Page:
Corpse of killer whale recovered; failed pregnancy likely cause of death

Known for a frequent propensity to 'breach

The cause of death has yet to be determined, but the demise of yet another member of the Southern resident killer whales marks a new low point for a population that shows little, if any, sign of recovery.

The body of J-32, an 18-year-old female, was found Thursday, Dec. 4, near Courtenay, British Columbia, roughly 70 miles north of the city of Nanaimo, on Vancouver Island. Results of a necropsy performed two days later reveal that the orca was carrying a near full-term baby at the time of its death.

The orca is believed to have died no more than two days before its body was discovered.

The death of J-32, also known as Rhapsody, stands as the second loss for the “endangered” population in about a month, and the fourth in 2014.

Equally alarming for many killer whale advocates is that the Southern residents have not had a newborn in more than two years that has survived for more than two months.

The population now totals 77, a 30-year low.

“This is dire,” said Ken Balcomb, director of San Juan Island-based Center for Whale Research. “We should have had eight babies in that two years time. Obviously, you can’t have a population without any recruitment.”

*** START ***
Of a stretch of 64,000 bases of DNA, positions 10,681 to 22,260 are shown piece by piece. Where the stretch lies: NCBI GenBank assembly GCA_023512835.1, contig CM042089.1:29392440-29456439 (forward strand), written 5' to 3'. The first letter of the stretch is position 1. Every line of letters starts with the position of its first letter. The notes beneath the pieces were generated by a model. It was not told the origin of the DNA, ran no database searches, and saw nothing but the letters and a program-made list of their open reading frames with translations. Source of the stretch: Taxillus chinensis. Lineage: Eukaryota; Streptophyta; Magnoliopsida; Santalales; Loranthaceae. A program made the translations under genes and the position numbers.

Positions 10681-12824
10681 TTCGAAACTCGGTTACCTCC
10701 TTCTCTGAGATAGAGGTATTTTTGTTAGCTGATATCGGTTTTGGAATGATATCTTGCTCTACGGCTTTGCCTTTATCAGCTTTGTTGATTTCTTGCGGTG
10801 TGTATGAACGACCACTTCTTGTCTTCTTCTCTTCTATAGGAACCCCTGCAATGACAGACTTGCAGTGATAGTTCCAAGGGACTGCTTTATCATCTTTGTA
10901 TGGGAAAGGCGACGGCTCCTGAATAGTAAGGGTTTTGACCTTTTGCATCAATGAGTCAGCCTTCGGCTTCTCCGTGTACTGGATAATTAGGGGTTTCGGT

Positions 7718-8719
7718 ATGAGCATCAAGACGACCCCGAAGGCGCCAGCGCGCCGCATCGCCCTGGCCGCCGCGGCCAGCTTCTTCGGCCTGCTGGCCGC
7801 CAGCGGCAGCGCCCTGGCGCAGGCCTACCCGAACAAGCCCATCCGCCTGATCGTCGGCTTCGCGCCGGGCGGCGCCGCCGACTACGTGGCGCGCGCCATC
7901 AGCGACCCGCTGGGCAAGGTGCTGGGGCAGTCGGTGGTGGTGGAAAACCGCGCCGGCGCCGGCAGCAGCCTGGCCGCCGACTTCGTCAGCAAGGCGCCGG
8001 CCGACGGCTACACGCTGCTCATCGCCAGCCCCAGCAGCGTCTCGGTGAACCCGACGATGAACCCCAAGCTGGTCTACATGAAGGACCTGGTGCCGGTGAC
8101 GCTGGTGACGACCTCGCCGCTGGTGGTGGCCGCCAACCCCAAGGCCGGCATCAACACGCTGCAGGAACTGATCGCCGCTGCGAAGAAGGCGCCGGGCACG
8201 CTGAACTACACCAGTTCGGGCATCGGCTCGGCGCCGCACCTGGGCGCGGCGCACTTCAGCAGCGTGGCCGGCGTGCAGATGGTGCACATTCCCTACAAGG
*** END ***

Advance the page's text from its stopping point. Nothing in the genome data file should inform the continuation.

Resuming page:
Listed endangered in the U.S. in 2005, the southern residents consist of three tightly knit clans, J, K and L pods. The population was afforded protection under federal law in the wake of a 20 percent decline in the mid 1990s. As of 2010, the population totaled 87 animals. The southern Residents are designated endangered by Washington state and in Canada as well.

In mid-October, the population’s only newborn in nearly two years, L-120, first spotted Sept. 6, vanished and has not been seen since. Its mother and other members of its family have been identified and photographed since the birth of L-120, but unaccompanied by the calf.

J-32 was last identified and photographed by the Center for Whale Research in late November, near Victoria, at the south end of Vancouver Island. It was among fellow J-pod members at that time. Researchers speculated that the female was in late stages of pregnancy this past summer because of a wider-than-normal girth that was visible when it breached.

Balcomb, who attended the Dec. 6 necropsy, said that J-32 appears to have died from complications that arose, possibly an infection, after the baby it was carrying died in the womb.

The female’s uterus, where remains of the near full-term baby were lodged, was removed for further examination. Results of that study should reveal whether J-32, which had not before given birth, had any prior miscarriages, he said.

J-32 was two years old when its mother died, in 1998. The young killer whale was then raised by an aunt, J-22, also known as Oreo. Two J-pod cousins, J-34, Doublestuff, and J-38, Cookie, and J-22, are the only remaining members of the J-10 matriline.